The Register: Maker of US border’s license-plate scanning tech ransacked by hacker, blueprints and files dumped online. “The maker of vehicle license plate readers used extensively by the US government and cities to identify and track citizens and immigrants has been hacked. Its internal files were pilfered, and are presently being offered for free on the dark web to download.”
CBR Online: Docker Hacked: 190,000 Accounts Breached. “Docker, the company behind an open platform for building and running distributed applications, said on Friday that hackers had breached one of its databases, potentially giving them access to sensitive source code on the external repositories of up to 190,000 different customers.”
Ubergizmo: Russian Hackers Had Ability To Change Voter Roll Data In One Florida County. “Florida Senator Marco Rubio has revealed in an interview that Russian hackers were ‘in a position’ to alter voting records in a Florida county. They were able to breach one county’s voting systems during the Presidential Election back in 2016. Rubio said that not only were the hackers able to access the systems, they even had the ability to change voter roll data.”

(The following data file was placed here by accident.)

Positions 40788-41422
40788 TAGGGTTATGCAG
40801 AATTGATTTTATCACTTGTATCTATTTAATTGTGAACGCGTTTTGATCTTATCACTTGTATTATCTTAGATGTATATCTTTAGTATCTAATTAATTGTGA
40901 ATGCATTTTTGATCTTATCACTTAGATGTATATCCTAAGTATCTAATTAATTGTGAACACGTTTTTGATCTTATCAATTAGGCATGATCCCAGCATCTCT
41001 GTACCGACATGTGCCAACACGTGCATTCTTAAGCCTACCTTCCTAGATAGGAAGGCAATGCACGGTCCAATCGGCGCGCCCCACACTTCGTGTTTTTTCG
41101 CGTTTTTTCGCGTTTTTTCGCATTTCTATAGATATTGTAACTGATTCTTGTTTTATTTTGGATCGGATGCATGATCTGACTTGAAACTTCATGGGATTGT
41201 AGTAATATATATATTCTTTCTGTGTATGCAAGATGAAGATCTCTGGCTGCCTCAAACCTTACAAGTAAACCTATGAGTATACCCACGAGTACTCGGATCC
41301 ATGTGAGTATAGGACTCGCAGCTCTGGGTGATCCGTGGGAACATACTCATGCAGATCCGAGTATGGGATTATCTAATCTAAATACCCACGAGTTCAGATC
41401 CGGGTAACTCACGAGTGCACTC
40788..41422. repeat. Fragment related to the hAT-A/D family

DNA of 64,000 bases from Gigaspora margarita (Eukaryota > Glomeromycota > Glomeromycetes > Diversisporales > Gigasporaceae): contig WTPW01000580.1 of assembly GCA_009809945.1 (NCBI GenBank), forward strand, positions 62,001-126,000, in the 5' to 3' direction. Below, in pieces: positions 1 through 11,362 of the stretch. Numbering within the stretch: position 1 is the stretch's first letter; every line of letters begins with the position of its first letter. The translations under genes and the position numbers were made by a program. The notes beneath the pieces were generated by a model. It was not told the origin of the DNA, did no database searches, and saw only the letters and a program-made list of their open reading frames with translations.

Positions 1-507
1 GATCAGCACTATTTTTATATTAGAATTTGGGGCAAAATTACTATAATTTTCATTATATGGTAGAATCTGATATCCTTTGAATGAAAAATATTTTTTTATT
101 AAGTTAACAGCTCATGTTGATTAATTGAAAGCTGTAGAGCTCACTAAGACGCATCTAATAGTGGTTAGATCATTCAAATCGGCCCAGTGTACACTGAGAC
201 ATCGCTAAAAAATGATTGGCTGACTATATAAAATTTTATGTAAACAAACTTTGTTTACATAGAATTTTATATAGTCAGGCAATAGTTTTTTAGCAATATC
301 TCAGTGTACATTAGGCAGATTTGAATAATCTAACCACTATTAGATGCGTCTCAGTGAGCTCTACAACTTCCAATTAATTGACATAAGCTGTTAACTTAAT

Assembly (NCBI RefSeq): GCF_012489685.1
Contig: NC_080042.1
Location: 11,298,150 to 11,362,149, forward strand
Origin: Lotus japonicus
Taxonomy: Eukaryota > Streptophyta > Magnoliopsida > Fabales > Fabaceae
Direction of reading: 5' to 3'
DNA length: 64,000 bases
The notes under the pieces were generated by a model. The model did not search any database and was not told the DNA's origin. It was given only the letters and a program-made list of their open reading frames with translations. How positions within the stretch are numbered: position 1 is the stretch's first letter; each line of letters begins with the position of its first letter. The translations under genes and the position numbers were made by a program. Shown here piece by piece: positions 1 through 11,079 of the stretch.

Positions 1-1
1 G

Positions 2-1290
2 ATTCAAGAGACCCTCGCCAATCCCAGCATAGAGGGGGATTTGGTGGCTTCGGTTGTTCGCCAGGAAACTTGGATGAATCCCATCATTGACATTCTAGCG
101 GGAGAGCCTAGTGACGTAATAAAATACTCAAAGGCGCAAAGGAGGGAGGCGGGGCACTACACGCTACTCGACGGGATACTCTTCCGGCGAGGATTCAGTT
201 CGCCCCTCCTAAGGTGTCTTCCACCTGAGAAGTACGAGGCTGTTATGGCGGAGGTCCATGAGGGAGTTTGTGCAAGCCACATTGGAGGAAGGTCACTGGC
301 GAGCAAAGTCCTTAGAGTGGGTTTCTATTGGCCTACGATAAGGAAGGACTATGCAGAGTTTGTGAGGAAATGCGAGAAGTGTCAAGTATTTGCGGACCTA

New York Times: The Devastating Consequences of Being Poor in the Digital Age. “I led Pew Research Center’s research on understanding how Americans’ attitudes toward privacy were affected by Edward Snowden’s leak of documents about widespread government surveillance by the National Security Agency. Through surveys and focus group interviews, I started to see that part of the untold story in the research and policy community was the way in which low-income communities experience privacy-related harms differently.”
Engadget: Hacker posts over 4,000 sensitive documents from Mexican embassy. “Thousands of documents containing sensitive information belonging to Mexico’s embassy in Guatemala were leaked online this week by a hacker. The stolen cache contained more than 4,800 files related to the embassy’s activities including its dealings with personal documents belonging to Mexican citizens.”
Krebs on Security: Experts: Breach at IT Outsourcing Giant Wipro. “Wipro says it has more than 170,000 employees helping clients across six continents with Fortune 500 customers in healthcare, banking, communications and other industries. In March 2018, Wipro said it passed the $8 billion mark in annual IT services revenue.” As of this writing this article has been updated once; Wipro has admitted to the breach but there aren’t many more details available.
BetaNews: Microsoft email hack was worse than first thought — some users’ messages were accessed. “Over the weekend we reported that hackers gained access to Microsoft’s web-based email services for a period of three months. Microsoft tried to calm users’ concerns by saying that only ‘your e-mail address, folder names, the subject lines of e-mails, and the names of other e-mail addresses you communicate with’ had been accessed. But for some people, things were rather worse.”